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Technical Tips from Mark W. Persons
BE RF Amplifier Repair/Upgrade

Many will recognize this as a 250 watt FM IPA amplifier from a Broadcast Electronics B series 1.5, 3.5, 5, 10, 20, 25, 30, and 35 KW FM transmitter.   Later production runs have a beige color.  It is used to drive a tube power amplifier.   Shipping can be hazardous.  The 31 lb. power transformer might come loose and flop around after securing bolts pull through the aluminum chassis.  All it takes is being dropped during shipping.  The other part is the fact that the tapered mounting holes, for flat-head 1/4-20 bolts, were bored too far into the aluminum.  They were deeper than just plain flush.  That can leave them unable to hold the transformer during rough handling.   Best to bore new holes nearby that are not as deep and can actually leave the bolt heads sticking slightly through the aluminum bottom of the assembly.    
Here is the RF amplifier assembly where the top of the uppermost RF power transistor is missing.  It blew off when the transistor failed.  They are SD1460 or MS1281A NPN planar VHF transistors that are difficult to get. The circuit board is damaged too.  Ouch! 

June 2016: Broadcast Electronics says it will not sell transistors to the end user, but will instead repair modules in their facility for about $850, depending on how much work needs to be done.   A complete amplifier chassis swap can be purchased for $1592.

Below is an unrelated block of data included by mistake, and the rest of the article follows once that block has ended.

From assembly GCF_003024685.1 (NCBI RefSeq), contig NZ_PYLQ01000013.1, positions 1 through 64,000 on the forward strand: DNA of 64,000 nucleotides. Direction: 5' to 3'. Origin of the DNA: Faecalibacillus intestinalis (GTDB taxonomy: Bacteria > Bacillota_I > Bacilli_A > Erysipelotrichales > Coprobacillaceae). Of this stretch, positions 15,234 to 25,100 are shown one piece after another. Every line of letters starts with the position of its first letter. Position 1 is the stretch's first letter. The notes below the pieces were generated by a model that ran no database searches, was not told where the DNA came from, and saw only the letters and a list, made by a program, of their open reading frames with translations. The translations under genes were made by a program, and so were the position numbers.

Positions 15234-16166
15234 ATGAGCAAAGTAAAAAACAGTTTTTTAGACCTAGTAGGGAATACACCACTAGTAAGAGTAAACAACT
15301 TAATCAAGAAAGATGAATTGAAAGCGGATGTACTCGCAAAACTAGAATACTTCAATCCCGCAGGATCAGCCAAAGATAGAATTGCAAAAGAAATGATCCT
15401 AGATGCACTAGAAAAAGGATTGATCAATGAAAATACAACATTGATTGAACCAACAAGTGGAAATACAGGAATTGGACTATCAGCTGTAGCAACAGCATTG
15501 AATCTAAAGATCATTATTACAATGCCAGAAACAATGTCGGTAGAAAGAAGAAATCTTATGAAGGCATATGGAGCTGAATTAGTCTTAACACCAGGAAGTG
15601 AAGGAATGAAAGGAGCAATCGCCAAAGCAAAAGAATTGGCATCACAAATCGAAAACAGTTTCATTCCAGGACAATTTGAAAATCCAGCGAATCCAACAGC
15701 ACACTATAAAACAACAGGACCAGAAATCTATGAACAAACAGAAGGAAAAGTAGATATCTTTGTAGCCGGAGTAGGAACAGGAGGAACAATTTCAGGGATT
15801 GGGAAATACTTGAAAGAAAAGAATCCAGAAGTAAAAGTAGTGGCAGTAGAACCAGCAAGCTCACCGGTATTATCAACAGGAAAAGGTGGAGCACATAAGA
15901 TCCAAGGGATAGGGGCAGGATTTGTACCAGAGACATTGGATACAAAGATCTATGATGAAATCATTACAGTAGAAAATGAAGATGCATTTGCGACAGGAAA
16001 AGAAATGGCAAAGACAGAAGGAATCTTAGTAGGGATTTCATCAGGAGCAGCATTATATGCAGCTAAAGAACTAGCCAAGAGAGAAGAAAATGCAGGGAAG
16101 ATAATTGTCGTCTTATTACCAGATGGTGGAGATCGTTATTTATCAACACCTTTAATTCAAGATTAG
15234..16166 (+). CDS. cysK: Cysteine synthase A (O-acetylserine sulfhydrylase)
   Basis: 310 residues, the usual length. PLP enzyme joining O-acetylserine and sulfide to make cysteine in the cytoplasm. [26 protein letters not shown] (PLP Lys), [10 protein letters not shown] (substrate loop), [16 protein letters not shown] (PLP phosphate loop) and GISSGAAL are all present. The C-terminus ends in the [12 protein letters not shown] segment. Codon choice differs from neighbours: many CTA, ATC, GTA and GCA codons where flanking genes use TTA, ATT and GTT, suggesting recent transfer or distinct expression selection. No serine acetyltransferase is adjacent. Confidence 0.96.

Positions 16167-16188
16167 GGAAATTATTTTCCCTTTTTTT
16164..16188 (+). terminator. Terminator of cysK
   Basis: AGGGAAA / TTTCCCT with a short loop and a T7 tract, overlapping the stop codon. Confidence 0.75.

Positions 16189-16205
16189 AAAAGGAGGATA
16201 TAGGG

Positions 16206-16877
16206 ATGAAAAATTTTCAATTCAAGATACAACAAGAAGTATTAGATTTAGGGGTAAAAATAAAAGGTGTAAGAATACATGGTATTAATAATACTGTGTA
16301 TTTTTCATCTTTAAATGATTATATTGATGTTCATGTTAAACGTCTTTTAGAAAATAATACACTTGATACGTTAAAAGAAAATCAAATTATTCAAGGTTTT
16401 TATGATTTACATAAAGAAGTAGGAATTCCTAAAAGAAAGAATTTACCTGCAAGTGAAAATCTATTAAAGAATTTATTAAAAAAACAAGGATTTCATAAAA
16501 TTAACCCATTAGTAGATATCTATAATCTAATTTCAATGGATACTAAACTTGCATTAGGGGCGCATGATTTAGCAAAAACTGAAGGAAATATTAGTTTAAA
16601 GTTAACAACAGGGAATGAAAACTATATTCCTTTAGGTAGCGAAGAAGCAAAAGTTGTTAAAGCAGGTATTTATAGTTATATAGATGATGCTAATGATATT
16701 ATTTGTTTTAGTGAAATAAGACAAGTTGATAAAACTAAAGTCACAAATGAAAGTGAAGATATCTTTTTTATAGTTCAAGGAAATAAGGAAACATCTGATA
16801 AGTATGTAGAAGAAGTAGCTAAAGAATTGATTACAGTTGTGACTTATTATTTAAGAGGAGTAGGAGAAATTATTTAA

This RF amplifier was damaged by lightning.  Serious trouble....not repairable by just replacing transistors.
Here is a Broadcast Concepts SD2942/FM350 Pallet Amplifier installed in place of the original amplifier. 
RF input to the new pallet has nine resistors, which form an RF pad on the left.  It takes about 9 watts of RF drive to get the refurbished amplifier to full power.  

Repairs and modifications give up to 150 watts of RF output for BE 1.5, 3, and 5 KW B series transmitters. 

It takes 48 volts to get a full 350 watts from this amplifier design.  To make the modification work, a good choice is to replace the original power supply with a 48 VDC/600 watt switching power supply and substitute the 120 VAC cooling fan with one that requires 240 VAC.  The unit then runs only on 240 VAC, unless other modifications are made.

The amplifier's DC controller card needs to be included in the final design.  That card turns DC on only after the transmitter's tube has high voltage.  Also it regulates DC voltage to the amplifier, and cuts the IPA power back in case of high VSWR.  In the end, the pallet amplifier only gets 42 volts under normal operating conditions, but easily makes 250 watts.  

Warning!!  You should not do this modification if the IPA amplifier is to be combined with another existing Broadcast Electronics RF amplifier as there is likely a phase difference, which will not work well when the two are brought together in a combiner.  Amplifiers need to be very similar in characteristics in order to add power together in a hybrid combiner to feed the tube.  

August 26, 2013 email:  Just read your latest pallet amplifier install in the BE IPA. Very nice job as usual.  I'd say you've got this kind of repair/rebuild down to a science.  Bob in Hamden Connecticut.

The stories go on and on.  Stop in again sometime.  I'll leave the soldering iron on for you. 
Mark W. Persons   ham W0MH      

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